Today, January 9, 2018, David Byrne announced his forthcoming solo record, American Utopia, during a presentation of “Reasons To Be Cheerful,” an ongoing series curated by Byrne of hopeful writings, photos, music, and lectures. The presentation was given at New York’s New School to a live audience, as well as live-streamed via his Facebook page. American Utopia will be released March 9, 2018, Todomundo/Nonesuch Records, accompanied by a world tour that will bring a choreographed concert that Byrne has called “the most ambitious show I’ve done since the shows that were filmed for Stop Making Sense.” The album track “Everybody’s Coming To My House”— co-written with Brian Eno, featuring contributions from TTY, Happa Isaiah Barr (Onyx Collective), Mercury Award winner Sampha, and others—also was released and the visual companion piece can be seen below.
Speaking about the album, Byrne said:
“Is this meant ironically? Is it a joke? Do I mean this seriously? In what way? Am I referring to the past or the future? Is it personal or political?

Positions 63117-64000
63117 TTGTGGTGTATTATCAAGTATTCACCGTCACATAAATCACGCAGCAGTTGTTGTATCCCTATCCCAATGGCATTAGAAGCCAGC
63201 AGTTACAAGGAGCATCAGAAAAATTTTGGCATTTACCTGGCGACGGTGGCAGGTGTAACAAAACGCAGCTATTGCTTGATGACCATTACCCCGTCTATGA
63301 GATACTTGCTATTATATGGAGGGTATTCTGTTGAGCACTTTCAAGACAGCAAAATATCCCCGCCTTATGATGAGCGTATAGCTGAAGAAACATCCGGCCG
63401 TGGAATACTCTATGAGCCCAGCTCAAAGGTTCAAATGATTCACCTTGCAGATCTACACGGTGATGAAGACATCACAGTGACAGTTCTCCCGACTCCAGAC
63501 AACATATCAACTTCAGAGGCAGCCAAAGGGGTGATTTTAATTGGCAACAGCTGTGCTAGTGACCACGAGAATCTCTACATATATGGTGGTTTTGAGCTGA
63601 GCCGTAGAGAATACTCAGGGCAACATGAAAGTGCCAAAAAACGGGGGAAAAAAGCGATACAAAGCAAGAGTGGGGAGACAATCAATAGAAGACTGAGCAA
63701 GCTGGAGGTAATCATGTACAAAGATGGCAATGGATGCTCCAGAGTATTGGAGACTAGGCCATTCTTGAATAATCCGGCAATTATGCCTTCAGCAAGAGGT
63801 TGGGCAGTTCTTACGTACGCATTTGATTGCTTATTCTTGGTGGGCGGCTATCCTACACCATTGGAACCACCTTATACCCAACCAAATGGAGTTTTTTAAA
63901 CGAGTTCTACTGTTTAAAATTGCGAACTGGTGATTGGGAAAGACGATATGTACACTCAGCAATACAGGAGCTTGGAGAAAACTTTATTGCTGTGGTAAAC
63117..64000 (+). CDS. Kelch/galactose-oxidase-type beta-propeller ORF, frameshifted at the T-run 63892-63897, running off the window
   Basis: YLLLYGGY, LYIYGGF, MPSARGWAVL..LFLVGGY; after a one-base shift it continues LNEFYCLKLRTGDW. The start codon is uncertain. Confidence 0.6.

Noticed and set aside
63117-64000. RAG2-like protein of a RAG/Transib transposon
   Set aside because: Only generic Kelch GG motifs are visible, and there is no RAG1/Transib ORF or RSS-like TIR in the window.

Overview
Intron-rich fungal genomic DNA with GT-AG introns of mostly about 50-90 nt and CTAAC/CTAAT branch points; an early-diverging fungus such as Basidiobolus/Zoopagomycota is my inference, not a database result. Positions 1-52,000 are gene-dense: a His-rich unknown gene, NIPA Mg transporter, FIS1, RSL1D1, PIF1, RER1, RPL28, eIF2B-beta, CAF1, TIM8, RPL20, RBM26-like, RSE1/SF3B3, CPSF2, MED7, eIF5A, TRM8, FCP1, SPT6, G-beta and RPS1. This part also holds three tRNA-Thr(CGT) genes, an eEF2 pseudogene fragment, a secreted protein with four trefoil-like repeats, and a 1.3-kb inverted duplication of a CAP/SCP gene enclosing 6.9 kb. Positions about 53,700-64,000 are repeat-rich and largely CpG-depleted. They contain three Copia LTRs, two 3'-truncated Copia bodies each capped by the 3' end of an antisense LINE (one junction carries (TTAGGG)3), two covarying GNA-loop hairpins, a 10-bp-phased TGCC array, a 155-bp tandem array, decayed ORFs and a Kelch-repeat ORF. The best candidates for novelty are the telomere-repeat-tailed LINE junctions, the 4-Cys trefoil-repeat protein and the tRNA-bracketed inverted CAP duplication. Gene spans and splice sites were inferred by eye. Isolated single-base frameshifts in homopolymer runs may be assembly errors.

These songs don’t describe an imaginary or possibly impossible place but rather attempt to depict the world we live in now. Many of us, I suspect, are not satisfied with that world—the world we have made for ourselves. We look around and we ask ourselves—well, does it have to be like this? Is there another way? These songs are about that looking and that asking.
This album is indirectly about those aspirational impulses. Sometimes to describe is to reveal, to see other possibilities. To ask a question is to begin the process of looking for an answer. To be descriptive is also to be prescriptive, in a way. The act of asking is a big step. The songs are sincere—the title is not ironic. The title refers not to a specific utopia, but rather to our longing, frustration, aspirations, fears, and hopes regarding what could be possible, what else is possible. The description, the discontent and the desire—I have a feeling that is what these songs touch on.
I have no prescriptions or surefire answers, but I sense that I am not the only one looking and asking, wondering and still holding onto some tiny bit of hope, unwilling to succumb entirely to despair or cynicism.
It’s not easy, but music helps. Music is a kind of model—it often tells us or points us toward how we can be.”